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How I Felt Seeing an Actor Limping on 'The Chosen'

Sometimes I’m asked if I’m limping, usually at the end of a long day. I can honestly say “no” because I’m not limping in pain. My scoliosis makes me wonky, and when I’m tired it’s harder to hide. But who wants to explain all that? I often answer, “Oh no, I’m fine!”

Because of this, I easily notice abnormalities in other people’s walks. That happened a few months ago while watching my favorite show, “The Chosen.” I noticed something different about actor Jordan Walker Ross, who plays Jesus’ disciple, Little James. I later learned that Jordan deals with cerebral palsy, severe scoliosis, and had a spinal fusion at age 7.

I’ve written here on The Mighty about my scoliosis, which is minor compared to Jordan’s. I know how common it is, and how we are not alone. We’re bent, but not broken… I know the drill. And with all that, sometimes I get bogged down with all the usual feelings. Seeing Jordan’s limp on-screen even for a moment was a huge mental shift for me, and here are a few reasons why.

I felt surprise. Even though scoliosis isn’t rare, I realized it’s rare to see actors and celebrities with physical differences. I get tired of my culture’s ridiculous and unnatural image standards. It was refreshing to see a “normal” person in the inner circle of a global show.

I felt normalized. Simply by seeing Jordan’s inclusion in the show, I felt seen. I felt included. I felt valued. It feels weird to admit that, but it’s true. I felt less alone.

I felt courage. Jordan has spoken candidly with his fans on social media and his podcast. He experiences the same struggles as the rest of us, and he’s sharing his story because he knows it will help people. He’s using his platform to encourage others to overcome the challenges and insecurities they face. He could have chosen an easier road, but he’s fighting his insecurities and looking outward to see who he can help.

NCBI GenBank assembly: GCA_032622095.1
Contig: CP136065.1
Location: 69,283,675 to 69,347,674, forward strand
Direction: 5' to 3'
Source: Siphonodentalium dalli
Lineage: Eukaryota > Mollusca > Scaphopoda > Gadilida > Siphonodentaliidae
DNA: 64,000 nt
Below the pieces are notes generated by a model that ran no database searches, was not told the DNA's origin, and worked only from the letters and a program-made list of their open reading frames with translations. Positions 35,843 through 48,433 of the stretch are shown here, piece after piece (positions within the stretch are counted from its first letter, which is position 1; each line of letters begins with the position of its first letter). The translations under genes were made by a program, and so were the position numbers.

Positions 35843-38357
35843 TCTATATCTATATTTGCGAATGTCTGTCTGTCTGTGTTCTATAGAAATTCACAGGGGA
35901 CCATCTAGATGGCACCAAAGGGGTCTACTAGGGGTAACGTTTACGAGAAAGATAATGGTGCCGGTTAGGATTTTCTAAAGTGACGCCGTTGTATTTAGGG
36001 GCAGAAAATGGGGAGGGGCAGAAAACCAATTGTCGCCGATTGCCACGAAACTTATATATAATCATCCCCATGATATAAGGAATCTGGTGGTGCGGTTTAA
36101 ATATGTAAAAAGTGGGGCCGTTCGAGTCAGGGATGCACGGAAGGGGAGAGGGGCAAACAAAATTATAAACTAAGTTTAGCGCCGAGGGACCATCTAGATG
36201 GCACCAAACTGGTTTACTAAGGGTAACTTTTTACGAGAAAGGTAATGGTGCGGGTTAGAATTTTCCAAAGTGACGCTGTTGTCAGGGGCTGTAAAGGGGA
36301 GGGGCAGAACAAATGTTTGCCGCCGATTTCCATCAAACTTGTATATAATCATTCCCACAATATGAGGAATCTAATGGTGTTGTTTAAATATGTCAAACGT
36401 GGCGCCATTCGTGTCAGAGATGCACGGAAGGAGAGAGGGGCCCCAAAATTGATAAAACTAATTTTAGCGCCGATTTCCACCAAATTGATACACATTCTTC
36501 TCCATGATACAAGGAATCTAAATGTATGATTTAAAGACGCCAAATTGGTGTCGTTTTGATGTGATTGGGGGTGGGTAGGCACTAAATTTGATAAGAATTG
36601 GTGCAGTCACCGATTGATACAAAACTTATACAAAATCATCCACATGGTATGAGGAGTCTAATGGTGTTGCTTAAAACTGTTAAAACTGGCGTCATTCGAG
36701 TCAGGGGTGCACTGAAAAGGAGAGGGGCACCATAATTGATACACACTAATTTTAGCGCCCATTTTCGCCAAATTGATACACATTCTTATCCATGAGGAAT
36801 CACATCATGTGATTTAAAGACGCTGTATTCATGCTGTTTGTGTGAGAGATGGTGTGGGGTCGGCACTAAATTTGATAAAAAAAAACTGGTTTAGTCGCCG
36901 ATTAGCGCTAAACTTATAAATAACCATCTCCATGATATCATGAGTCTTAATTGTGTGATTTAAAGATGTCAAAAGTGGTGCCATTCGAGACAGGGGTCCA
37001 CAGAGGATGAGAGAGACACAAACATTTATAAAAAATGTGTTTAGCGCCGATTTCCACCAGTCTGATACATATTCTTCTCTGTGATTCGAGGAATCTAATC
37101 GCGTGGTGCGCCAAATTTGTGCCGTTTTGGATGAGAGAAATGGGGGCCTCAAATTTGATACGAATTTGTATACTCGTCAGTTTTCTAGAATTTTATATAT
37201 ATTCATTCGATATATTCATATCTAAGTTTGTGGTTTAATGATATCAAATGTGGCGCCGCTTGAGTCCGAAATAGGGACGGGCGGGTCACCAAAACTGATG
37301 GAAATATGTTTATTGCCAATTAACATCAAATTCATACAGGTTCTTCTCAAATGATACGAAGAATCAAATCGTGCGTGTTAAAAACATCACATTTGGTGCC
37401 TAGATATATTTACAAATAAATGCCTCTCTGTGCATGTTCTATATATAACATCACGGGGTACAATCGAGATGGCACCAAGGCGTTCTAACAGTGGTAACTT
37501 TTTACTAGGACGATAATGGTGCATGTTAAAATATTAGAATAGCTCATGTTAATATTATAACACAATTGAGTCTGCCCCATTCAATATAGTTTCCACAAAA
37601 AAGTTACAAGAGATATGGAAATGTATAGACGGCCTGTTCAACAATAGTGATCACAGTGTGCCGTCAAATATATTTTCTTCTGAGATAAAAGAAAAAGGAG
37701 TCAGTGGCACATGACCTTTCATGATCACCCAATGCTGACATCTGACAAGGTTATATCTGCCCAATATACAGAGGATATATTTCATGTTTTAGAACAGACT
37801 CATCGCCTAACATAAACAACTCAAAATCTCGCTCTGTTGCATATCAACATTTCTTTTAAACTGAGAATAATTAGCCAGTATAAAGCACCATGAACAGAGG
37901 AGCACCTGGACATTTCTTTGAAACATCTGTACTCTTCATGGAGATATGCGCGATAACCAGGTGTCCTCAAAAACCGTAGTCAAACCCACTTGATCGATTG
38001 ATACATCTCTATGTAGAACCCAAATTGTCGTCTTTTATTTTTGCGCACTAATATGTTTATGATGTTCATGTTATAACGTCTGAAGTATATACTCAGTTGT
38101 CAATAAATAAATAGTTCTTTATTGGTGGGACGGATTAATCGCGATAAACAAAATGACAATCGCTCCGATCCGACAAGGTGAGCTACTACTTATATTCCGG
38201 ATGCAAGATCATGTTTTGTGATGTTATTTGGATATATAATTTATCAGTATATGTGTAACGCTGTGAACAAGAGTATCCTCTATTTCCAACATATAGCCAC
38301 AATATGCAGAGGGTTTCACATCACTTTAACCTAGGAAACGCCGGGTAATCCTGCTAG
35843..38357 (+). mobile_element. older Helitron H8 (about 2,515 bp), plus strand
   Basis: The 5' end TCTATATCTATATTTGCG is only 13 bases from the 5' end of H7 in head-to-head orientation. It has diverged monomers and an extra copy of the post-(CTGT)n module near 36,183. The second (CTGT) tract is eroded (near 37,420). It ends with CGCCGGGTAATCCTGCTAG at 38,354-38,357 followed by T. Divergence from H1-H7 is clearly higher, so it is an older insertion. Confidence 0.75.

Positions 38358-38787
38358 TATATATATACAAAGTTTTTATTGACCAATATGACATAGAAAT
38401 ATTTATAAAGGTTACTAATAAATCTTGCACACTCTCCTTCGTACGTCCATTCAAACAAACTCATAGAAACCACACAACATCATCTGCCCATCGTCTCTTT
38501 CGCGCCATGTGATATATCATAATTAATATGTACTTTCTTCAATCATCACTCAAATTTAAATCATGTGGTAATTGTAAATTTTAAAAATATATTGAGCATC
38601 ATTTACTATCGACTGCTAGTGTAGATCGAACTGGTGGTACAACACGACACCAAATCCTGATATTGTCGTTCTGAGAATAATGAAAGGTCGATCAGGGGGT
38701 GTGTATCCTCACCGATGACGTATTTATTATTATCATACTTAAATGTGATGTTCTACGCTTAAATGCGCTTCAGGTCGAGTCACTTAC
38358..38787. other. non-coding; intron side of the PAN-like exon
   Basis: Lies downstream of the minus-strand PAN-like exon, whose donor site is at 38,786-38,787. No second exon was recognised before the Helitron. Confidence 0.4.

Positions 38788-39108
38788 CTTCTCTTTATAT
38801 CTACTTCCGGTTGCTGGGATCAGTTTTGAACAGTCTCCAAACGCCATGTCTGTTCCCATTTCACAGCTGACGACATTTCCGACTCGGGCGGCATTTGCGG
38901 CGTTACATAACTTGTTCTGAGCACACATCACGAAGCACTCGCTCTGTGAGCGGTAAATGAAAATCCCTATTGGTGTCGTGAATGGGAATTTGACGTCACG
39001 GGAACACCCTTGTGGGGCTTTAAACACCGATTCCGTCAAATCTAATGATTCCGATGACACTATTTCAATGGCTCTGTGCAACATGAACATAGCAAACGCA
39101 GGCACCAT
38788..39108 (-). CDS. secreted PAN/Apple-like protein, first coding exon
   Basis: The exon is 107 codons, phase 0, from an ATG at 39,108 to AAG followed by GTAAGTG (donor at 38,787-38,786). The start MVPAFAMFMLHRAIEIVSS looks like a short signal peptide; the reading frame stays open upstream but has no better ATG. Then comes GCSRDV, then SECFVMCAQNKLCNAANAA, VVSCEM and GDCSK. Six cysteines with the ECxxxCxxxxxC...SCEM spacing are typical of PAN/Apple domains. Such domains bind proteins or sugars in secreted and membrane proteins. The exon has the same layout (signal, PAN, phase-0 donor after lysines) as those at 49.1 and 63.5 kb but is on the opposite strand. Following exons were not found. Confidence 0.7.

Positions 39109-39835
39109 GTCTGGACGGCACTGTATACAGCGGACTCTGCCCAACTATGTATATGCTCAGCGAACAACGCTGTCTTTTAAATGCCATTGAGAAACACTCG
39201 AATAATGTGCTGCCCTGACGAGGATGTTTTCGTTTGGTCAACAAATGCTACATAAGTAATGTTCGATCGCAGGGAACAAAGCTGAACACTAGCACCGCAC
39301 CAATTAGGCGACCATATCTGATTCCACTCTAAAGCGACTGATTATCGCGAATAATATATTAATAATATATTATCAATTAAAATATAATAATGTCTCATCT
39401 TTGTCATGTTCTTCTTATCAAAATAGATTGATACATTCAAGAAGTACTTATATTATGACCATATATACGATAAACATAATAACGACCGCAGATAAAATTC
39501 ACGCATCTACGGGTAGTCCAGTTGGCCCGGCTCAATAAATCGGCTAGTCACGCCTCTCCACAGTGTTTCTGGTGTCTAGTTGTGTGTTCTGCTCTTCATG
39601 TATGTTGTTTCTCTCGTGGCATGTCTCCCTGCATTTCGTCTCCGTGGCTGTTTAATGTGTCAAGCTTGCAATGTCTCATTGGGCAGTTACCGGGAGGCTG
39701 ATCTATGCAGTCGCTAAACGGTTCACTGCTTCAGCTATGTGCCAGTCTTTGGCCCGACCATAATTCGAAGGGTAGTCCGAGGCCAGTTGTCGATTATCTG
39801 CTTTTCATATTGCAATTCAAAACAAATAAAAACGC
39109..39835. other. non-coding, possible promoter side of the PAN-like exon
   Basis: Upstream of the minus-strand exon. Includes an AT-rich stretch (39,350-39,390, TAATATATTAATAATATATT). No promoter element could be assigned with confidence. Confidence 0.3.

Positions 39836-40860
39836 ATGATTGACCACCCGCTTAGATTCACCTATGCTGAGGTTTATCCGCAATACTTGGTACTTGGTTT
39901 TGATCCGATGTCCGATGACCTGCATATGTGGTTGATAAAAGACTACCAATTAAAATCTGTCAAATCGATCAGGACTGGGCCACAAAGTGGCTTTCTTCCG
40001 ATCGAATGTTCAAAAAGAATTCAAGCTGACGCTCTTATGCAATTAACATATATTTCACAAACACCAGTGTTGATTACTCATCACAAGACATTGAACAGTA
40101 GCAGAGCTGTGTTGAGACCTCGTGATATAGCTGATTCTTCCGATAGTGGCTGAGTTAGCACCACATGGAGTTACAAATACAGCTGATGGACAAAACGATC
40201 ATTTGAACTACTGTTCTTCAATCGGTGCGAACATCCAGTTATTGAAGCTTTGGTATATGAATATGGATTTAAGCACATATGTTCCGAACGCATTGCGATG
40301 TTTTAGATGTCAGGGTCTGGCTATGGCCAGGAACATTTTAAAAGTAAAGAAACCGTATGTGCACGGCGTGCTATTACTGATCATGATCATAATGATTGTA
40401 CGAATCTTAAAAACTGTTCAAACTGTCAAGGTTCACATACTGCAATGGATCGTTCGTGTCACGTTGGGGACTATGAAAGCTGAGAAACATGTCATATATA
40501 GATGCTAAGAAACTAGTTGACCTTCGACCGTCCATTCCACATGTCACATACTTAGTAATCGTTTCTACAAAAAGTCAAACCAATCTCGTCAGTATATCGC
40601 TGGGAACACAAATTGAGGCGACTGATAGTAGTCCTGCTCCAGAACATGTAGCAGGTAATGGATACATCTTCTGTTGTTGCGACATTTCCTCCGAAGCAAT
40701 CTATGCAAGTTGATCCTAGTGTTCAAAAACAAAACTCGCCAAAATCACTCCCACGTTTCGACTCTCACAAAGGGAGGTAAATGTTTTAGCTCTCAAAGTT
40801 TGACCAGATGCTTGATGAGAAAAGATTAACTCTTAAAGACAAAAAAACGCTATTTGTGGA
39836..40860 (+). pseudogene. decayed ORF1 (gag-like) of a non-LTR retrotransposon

I felt anticipation. It was exciting to think that as the show grows, others may be impacted the same way. Around the time I started watching, the show’s view counter was in the 50 million range. Now it’s skyrocketing to over 285 million, and they’re aiming to reach a billion viewers. That’s a lot of impact!

I felt challenged. Jordan has shared how he has been bullied, insulted, and excluded from jobs because of his differences. Despite that, he’s worked hard to build a successful career. When apathy is calling my name, I need to remember to not make excuses for myself. I don’t want to hold myself back due to fear, frustration with my health, or worries about what others might think. Jordan didn’t make it onto the show by sitting at home feeling sorry for himself. Just seeing him onscreen was a subtle message of, “Get off your duff.”

I felt understood. As the show entered Season 2, I was even more intrigued to see how Jordan’s physical “maladies” were written into the First Century storyline. It was surreal to hear big questions of faith, miracles, and chronic illness that I’ve grappled with for years coming out of the characters’ mouths. Maybe it’s an unusual plotline to fan-girl about, but I was cheering them on. It was even more meaningful that the mental, emotional, and spiritual aspects of chronic illness were being included, and not just the physical.

I felt grateful. I’m not alone in being thankful for Jordan’s willingness to be an encouraging force. We know he’s worked hard to overcome many obstacles, and now his story will be a vehicle for more awareness, connection, and compassion as well as a great example to follow. I’m also grateful that the creators of the show didn’t ignore Jordan’s health or treat it as a prop. Instead, they chose to weave into the storyline as part of a normal person’s experience.

That’s a lot of feelings! This experience was a first for me, and as I wrote out my reaction, I couldn’t brush off what it means for me. I should look for ways to encourage others who need to know they are seen, valued, and not alone. I should let this influence my creative writing and storytelling. Now that I know how much even a small moment of recognition can mean, I should take the next opportunity to pay it forward.

Image via Facebook.

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